Apologies for yesterday’s silence. I was on my chinstrap by the time we finished our awards last night. I’m very nearly as tired tonight after a lot of driving and a lot more walking in Gay Paris. But back to yesterday.
In the morning we marched. Down the Menin Road to Hooge Crater Cemetery – a deceptively large cemetery anchored by the eponymous crater – and then on the Sanctuary Wood museum, where we saw the grave of Lt. Talbot (who will return to our story later in the day). After the cemetery came Hill 62/Sanctuary Wood Museum. The museum houses a large collection of artifacts in varying states of preservation, including some rather harrowing stereoscopic images, but the real ‘highlight’ is the preserved trenches in the back garden. It’s a bit of a tetanus outbreak waiting to happen these days, with a shocking amount of rusting iron lining the trenches, but it’s still very evocative and offers a marked contrast with the cultivated fields all around. We all managed to make our way through the preserved/restored tunnel system with the aid of our cell phone lights, which inspired more than one comment about what the soldiers might have given for such devices.
From the museum we proceeded to the Canadian HIll 62 memorial, which offered wonderful views back toward Ypres and out along Observatory Ridge. We enjoyed some local chocolate bread under a couple of trees before carrying on back toward the Menin Road via Stirling Castle, stopping for a group picture in front of what would have been Inverness Copse during the war. (Significance: it was the subject of Nash’s painting We are Making a New World which inspired the course. Shameless rip-off on my part). Returning to the hotel, socks and shoes were changed (casualties of the trip through the muddy tunnel system) and we piled in our Zafiras to visit HIll 60, the site of intense fighting and mining during the war. The site has been left as it was – ‘as far as nature will allow’ and there is a great deal to see in terms of the war’s impact on the landscape: craters, bunkers, collapsed bunkers, shell-holes, trench lines, etc.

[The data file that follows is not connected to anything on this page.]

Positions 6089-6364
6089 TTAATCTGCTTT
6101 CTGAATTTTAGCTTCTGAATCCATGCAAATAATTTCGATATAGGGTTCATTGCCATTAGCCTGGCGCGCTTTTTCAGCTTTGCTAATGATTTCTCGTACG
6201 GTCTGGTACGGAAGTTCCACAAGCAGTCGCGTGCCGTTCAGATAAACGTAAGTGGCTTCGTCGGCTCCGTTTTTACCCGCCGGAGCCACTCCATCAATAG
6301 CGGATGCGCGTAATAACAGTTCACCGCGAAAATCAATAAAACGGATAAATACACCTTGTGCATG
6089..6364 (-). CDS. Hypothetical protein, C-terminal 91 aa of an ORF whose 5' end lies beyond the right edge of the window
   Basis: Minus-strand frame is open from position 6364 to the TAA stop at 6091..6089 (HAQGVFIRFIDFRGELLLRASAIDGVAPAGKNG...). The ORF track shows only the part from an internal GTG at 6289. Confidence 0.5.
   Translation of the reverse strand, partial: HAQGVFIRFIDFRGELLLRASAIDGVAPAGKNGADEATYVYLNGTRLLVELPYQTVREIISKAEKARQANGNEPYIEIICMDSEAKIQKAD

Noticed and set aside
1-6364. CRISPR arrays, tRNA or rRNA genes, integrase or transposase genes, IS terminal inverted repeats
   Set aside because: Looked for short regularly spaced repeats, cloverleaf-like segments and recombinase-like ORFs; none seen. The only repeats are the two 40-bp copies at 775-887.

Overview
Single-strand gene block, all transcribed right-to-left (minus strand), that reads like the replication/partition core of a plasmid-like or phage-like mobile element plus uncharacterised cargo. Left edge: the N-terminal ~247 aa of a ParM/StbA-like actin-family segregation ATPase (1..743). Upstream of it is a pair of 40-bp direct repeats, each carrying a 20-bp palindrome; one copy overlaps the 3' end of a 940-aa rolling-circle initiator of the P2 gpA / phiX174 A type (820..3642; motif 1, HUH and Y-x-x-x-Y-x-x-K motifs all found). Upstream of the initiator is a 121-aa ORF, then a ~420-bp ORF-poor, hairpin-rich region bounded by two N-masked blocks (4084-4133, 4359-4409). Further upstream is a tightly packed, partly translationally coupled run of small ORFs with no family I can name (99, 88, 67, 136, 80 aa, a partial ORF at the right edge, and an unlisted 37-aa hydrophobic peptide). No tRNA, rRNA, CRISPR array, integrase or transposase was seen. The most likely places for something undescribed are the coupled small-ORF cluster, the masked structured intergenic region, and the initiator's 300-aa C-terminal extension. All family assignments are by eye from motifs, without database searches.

We changed gears entirely for the afternoon, traveling to Poperinge, where we ate lunch in the famous La Poupé cafe and visited the Talbot House Museum. Talbot House or TocH was founded by the Rev. Tubby Clayton and named after the Lt. Talbot mentioned above. It was an everyman’s club of sorts, where soldiers and officers could mix and relax in relative safety and comfort. It was an oasis of sorts really, offering lodging, company, food, tea, music, reading, games, and religious services for those so inclined. It reverted to its original owner after the war, but he soon tired of receiving streams of curious visitors and since 1929 it has been operated as a sort of living museum. There’s a great interpretive centre focused on life behind the lines and the house itself is magnificently preserved and decorated with some fascinating ephemera (loved the ‘Old Bill’ plates) documents (Friendship corner was a highlight for me) and art (including some of Kennington’s sketches for The Conquerors). Verdict: highest recommendation. It’s a really touching place where you can feel the same sense of peace and welcome that made it so popular with so many thousands of men who passed through the Salient.
From Poperinge we returned to Ypres, where the Other Ranks had free time and @mshagerman and I went shopping for awards. We did well, finding little curious of WWI vintage for Our Battalion Adjutant, our Battalion Farrier, our Signals Officer (Iddy-umpty), our Mess Officer, our American exchange officer, our Medical officer (Croaker) and our Quartermaster. Presentations were made back at the hotel, but not until we’d had some really wonderful discussions about what the trip had added to students’ understanding of the themes discussed in the course – and of course their personal highlights of the trip so far.
This morning we made a brief stop at the Island of Ireland Peace Tower at Messen (Messines), which seemed a fitting last stop on our battlefield Tour. The tower is a gorgeous stone structure worth seeing in its own right, but all the more interesting for providing an example of how the destruction caused by the Great War has been appropriated for very specific political aims in the present. Even so, it’s hard to deny the power of its call for reconciliation and the abnegation of violence.
As we left Messines bound for Paris and all its blandishments, I’ll admit to feeling a mixture of sadness and relief. Relief that the trip has been such a success (in my own mind anyway) and sadness that it was coming to an end. Good thing the City of Lights was waiting at the end of that drive.